We all need to include exercise or physical activity in our lives in a way that is healthy and can be maintained. To do so, we must understand what physical activity is, what it can do for us, and what we should expect from it.
Many people use the words ‘exercise’ and ‘physical activity’ in the same way. However, physical activity refers to any body movement that burns calories. This includes movement for exercise, work, chores and play.
Two major subgroups of physical activity exist: exercise and NEAT (Non-Exercise Activity Thermogenesis). Exercise means planned, structured and repetitive activities aimed at improving fitness and health. NEAT refers to regular movement in everyday life. Movement at work, doing chores at home, and fidgeting are all examples.
Most health experts use the term physical activity because it includes both types of movement. Over the last few decades, physical activity levels (mostly NEAT) worldwide have dropped. This change contributes, in part, to rising rates of obesity around the world.
Ample evidence shows that higher levels of physical activity can reduce the risk of many chronic health conditions. It lowers the risk of heart disease, stroke, high blood pressure, type 2 diabetes, osteoporosis, and weight gain, as well as various cancers. Higher levels of physical activity also allow people to do daily tasks with more ease and comfort, and with less fatigue.
There is no question that the more physical activity we get, the greater the benefits to our health. The Canadian Physical Activity and Sedentary Behaviour Guidelines Handbook, published in 2012, provides guidelines (see sidebar). It describes the amount and types of physical activity that offer health benefits to Canadians of all ages. We can reduce health risks by limiting the amount of time that we are sedentary. Being sedentary means doing activities that involve very little movement, such as watching TV, playing video games and sitting.
Adults 18 years of age and older are advised to accumulate at least 150 minutes of moderate to vigorous intensity aerobic physical activity each week. Aim for bouts of 10 minutes of activity or more. Adults are also encouraged to add activities that strengthen muscles using major muscle groups, at least twice a week. This amount of physical activity can reduce the risk of heart disease, stroke, high blood pressure, type 2 diabetes, certain cancers, osteoporosis, and premature death. It can also improve fitness, strength and mental health. According to Stats Canada, only one in five Canadian adults were meeting these guidelines in 2012 and 2013.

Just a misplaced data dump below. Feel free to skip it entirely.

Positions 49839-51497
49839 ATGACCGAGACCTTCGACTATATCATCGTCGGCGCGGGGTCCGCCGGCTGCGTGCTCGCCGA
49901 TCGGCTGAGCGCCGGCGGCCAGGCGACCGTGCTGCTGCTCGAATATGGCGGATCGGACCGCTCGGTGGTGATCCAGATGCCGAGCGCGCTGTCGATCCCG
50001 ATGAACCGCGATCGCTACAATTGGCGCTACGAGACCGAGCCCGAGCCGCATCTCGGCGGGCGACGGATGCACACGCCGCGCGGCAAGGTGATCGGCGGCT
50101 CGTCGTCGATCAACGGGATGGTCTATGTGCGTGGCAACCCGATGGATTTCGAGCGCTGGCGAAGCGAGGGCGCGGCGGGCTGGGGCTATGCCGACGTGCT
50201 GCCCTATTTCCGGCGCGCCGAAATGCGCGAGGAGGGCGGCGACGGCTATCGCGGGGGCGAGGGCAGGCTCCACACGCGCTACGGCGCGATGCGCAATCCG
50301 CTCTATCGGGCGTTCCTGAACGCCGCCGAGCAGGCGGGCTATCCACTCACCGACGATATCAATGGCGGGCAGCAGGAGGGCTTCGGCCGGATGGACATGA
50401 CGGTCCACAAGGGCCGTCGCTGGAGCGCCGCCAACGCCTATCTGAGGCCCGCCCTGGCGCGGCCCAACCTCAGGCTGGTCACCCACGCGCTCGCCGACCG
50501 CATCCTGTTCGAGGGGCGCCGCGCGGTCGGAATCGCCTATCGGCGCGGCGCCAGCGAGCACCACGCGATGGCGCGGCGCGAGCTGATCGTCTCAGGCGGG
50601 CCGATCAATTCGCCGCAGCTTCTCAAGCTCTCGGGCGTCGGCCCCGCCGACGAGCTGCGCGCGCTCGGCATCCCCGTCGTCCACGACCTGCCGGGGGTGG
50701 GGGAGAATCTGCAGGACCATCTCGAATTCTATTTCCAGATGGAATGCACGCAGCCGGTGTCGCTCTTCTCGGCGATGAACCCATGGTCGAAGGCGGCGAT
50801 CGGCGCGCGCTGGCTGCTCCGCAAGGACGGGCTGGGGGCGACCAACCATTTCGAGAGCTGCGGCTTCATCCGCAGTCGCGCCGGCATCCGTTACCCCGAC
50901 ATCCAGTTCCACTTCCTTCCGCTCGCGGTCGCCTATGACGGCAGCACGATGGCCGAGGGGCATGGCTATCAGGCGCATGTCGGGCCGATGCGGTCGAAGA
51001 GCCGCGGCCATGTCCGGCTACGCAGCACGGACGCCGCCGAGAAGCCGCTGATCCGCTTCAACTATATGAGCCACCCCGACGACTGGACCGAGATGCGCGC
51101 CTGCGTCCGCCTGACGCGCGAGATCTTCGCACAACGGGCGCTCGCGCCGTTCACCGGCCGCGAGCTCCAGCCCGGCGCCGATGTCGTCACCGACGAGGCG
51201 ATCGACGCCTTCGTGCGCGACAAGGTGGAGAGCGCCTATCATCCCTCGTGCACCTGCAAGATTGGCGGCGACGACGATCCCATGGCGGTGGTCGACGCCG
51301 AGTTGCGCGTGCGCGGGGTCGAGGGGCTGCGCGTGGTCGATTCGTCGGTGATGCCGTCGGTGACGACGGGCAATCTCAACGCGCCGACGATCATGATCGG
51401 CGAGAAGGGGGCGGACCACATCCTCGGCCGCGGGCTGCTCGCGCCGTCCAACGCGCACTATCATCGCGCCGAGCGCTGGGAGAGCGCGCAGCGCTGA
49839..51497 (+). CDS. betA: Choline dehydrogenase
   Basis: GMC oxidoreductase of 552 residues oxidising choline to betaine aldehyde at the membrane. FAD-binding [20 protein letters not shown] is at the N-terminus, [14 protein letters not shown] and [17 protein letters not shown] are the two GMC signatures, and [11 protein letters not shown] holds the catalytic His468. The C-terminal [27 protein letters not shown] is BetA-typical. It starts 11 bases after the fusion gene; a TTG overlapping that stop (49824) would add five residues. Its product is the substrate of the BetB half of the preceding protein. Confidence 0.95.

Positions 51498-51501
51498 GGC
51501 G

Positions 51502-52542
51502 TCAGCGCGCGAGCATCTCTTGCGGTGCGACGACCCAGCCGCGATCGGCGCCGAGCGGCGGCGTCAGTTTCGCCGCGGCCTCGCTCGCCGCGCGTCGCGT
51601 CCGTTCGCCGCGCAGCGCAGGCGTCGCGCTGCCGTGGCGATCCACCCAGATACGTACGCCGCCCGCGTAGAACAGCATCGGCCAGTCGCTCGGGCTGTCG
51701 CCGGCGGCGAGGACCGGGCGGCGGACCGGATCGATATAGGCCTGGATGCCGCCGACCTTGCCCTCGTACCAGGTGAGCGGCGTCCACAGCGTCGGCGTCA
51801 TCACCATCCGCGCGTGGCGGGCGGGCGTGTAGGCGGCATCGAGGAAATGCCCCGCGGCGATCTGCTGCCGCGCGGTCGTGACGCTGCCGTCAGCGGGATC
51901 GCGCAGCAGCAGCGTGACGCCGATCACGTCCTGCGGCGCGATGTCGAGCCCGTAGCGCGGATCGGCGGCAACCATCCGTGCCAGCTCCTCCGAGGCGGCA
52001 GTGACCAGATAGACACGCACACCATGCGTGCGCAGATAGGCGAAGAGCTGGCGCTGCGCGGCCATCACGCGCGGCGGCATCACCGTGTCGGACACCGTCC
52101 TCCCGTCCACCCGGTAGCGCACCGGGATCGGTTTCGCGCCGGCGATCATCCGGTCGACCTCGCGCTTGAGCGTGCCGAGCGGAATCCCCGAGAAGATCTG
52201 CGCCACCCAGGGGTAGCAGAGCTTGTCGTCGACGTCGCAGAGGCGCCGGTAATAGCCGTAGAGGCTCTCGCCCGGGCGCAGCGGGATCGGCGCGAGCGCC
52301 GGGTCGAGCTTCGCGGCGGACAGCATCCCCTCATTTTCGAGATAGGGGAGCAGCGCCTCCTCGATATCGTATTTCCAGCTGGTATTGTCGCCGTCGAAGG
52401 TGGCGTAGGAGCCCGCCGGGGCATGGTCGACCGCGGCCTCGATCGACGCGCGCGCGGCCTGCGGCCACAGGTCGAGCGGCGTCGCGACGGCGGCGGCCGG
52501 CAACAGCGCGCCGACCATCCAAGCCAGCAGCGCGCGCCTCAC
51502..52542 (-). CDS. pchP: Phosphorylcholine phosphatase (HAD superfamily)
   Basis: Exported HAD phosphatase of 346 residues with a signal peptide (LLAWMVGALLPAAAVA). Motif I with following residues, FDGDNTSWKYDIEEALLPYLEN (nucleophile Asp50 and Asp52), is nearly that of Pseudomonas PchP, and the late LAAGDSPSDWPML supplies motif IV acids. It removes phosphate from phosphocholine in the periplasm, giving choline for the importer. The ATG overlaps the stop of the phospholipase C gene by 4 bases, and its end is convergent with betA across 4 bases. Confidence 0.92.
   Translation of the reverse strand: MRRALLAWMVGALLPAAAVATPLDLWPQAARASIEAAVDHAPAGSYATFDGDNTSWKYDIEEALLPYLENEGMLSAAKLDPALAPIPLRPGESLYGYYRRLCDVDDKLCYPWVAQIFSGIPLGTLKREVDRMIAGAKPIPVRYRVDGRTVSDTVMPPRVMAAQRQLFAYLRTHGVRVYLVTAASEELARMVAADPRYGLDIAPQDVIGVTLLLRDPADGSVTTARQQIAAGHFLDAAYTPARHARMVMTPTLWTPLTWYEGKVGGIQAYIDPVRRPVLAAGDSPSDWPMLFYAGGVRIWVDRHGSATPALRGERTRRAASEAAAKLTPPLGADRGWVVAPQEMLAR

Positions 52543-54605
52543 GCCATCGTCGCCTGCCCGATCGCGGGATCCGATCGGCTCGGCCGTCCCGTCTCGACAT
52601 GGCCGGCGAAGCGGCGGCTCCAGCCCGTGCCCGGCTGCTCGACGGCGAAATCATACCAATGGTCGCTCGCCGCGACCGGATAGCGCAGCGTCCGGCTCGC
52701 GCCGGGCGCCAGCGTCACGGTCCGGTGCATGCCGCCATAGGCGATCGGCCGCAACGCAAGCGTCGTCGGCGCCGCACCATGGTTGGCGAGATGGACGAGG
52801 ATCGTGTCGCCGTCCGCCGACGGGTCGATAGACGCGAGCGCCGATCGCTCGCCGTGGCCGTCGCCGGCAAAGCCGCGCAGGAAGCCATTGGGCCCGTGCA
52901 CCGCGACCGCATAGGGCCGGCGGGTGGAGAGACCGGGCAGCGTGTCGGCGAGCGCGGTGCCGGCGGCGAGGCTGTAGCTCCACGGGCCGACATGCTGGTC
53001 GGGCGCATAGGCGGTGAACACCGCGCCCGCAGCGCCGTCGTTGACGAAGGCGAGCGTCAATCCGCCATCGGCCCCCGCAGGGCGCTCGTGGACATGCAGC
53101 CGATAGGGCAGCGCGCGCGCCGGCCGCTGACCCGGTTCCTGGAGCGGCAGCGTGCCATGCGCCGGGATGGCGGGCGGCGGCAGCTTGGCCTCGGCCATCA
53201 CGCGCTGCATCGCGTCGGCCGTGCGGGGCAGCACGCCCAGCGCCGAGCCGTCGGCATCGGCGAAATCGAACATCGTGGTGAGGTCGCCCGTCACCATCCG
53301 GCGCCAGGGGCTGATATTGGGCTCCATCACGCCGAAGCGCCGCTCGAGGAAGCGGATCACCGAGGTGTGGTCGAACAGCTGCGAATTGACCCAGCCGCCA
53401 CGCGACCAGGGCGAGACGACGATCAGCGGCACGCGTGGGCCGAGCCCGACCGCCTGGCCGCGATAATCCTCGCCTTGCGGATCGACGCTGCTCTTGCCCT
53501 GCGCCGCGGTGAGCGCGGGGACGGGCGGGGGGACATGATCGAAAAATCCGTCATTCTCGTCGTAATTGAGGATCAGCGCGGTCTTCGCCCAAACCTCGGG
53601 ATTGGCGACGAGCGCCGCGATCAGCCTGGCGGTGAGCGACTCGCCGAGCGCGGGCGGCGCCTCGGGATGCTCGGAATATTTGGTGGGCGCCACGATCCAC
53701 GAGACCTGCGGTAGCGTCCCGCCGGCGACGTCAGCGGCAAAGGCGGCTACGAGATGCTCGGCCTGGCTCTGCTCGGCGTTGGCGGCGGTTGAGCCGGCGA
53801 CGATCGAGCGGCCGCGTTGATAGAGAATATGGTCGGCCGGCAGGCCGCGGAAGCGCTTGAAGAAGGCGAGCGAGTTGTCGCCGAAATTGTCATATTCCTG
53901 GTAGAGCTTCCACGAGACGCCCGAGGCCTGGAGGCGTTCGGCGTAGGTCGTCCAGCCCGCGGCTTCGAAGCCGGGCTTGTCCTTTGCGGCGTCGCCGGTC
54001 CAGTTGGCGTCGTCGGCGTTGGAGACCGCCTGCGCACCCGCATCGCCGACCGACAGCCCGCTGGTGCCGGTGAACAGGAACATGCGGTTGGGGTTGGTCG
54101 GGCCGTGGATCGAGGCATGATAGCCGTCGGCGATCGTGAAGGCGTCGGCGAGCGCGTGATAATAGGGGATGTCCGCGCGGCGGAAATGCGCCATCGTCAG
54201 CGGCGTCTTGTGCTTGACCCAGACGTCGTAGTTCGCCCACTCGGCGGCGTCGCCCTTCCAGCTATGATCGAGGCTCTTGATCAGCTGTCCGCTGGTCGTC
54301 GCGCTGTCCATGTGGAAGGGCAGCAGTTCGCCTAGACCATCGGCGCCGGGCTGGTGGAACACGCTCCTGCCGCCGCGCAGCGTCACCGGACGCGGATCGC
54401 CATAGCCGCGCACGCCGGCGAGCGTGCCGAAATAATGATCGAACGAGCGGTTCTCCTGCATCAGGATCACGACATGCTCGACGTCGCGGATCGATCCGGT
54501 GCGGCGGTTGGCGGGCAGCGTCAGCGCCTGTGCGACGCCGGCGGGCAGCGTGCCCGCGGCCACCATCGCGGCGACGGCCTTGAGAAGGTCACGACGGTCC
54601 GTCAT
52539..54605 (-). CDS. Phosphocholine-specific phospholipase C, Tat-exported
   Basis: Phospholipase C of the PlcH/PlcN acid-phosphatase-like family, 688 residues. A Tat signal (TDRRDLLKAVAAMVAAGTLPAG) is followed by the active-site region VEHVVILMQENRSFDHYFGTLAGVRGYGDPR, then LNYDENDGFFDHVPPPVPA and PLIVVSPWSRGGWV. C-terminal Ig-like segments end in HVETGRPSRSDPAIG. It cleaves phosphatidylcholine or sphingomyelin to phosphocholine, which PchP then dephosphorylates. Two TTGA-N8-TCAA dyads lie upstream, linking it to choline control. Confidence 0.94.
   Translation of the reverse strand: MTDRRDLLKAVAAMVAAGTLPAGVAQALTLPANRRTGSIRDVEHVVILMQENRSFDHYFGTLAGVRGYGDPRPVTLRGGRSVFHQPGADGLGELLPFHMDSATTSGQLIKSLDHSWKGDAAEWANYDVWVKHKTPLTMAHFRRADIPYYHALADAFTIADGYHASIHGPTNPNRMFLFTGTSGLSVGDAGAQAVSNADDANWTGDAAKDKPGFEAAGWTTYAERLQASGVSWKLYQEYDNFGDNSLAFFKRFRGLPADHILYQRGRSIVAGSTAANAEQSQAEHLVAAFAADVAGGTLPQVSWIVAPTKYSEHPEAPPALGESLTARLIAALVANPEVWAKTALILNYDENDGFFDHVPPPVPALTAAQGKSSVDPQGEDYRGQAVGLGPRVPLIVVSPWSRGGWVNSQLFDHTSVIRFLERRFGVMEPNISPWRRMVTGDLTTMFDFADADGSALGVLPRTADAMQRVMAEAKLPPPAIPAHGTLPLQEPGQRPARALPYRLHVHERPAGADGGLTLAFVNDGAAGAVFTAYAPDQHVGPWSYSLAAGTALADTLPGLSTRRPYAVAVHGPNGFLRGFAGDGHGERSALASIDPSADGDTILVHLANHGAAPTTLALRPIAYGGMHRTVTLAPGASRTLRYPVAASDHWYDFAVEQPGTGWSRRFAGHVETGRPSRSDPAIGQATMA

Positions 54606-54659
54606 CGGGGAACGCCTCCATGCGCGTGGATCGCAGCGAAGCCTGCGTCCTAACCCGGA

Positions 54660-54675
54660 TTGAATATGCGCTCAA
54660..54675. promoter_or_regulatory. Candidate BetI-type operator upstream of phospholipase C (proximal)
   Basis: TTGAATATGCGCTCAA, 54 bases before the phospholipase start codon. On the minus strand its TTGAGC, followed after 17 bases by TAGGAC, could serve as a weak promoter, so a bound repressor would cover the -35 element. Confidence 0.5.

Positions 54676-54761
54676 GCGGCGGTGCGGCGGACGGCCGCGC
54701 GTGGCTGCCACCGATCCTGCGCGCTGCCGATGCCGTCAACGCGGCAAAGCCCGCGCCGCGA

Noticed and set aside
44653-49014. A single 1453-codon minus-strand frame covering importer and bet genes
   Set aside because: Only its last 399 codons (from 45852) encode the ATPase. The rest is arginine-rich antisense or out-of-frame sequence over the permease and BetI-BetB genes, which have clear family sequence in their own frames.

Generally speaking, obesity comes from an imbalance of energy. This means the calories consumed (eaten) are higher than the calories burned. Many factors influence this equation, including some we are not able to control. However, we can control other factors, including the amount of physical activity we get. Activity influences the number of calories burned. In combination with healthy changes in the diet, increased physical activity may help to reduce and maintain a lower weight. Although many studies have shown that physical activity alone does not result in very significant weight loss, it may help to prevent weight gain.
Researchers believe that physical activity helps manage weight in a few different ways.
Being moderately active for 150 minutes per week lowers the risk of many diseases. To maintain a healthy weight or lose weight, most people need around 300 minutes of activity per week.
Guidelines published by the American College of Sports Medicine (ACSM) give more precise idea of what is needed.
ACSM also recommends strength training as part of this health and fitness routine.
Any and all movement is beneficial. However, to really reap the rewards of physical activity, we must increase the total amount of movement and also be active at the right intensity. We must not push too hard or do too little. For the greatest health benefit, aim for an exercise intensity that is moderate to vigorous. To manage weight, a moderate intensity activity is best.
The intensity of activity appears in our breathing, heart rate, whether we sweat and how tired we feel. Some people like to assess intensity by measuring their heart rate. The easiest way to check is to consider how you feel.
Many people feel pressure to increase the amount of time they spend doing structured exercise. However, remember that all physical activity is important. We live in an environment where it is very easy to move less – at home, at school, at work – everywhere. Instead of trying to find more time to exercise, consider how you can increase activity in all areas of your life. Here are a few suggestions.
Physical activity has many benefits. Moderate Intensity aerobic physical activity (150 minutes each week) can reduce the risk of many chronic diseases. However, to maintain a healthy weight, more is needed. At least 300 minutes per week seems necessary to counteract the effects of increasingly sedentary lifestyles and to prevent weight gain. Remember to deliberately increase physical activity and movement in all areas of your life, rather than just ‘exercising.’ Of course, the most important thing is to have fun while being active!